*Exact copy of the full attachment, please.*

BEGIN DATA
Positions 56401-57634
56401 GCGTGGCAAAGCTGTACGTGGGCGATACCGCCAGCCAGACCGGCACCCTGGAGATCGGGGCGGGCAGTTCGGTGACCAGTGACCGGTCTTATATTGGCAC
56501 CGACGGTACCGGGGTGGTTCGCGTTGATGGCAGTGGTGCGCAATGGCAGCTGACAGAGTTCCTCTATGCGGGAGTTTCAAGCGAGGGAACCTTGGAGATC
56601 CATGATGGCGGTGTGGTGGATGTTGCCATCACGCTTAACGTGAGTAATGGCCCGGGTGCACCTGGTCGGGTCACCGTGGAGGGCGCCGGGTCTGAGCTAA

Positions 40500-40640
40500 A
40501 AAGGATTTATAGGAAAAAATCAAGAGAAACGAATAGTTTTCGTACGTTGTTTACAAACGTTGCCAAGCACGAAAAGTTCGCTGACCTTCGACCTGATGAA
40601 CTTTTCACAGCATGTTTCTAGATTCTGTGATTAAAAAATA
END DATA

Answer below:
Positions 56401-57634
56401 GCGTGGCAAAGCTGTACGTGGGCGATACCGCCAGCCAGACCGGCACCCTGGAGATCGGGGCGGGCAGTTCGGTGACCAGTGACCGGTCTTATATTGGCAC
56501 CGACGGTACCGGGGTGGTTCGCGTTGATGGCAGTGGTGCGCAATGGCAGCTGACAGAGTTCCTCTATGCGGGAGTTTCAAGCGAGGGAACCTTGGAGATC
56601 CATGATGGCGGTGTGGTGGATGTTGCCATCACGCTTAACGTGAGTAATGGCCCGGGTGCACCTGGTCGGGTCACCGTGGAGGGCGCCGGGTCTGAGCTAA

Positions 40500-40640
40500 A
40501 AAGGATTTATAGGAAAAAATCAAGAGAAACGAATAGTTTTCGTACGTTGTTTACAAACGTTGCCAAGCACGAAAAGTTCGCTGACCTTCGACCTGATGAA
40601 CTTTTCACAGCATGTTTCTAGATTCTGTGATTAAAAAATA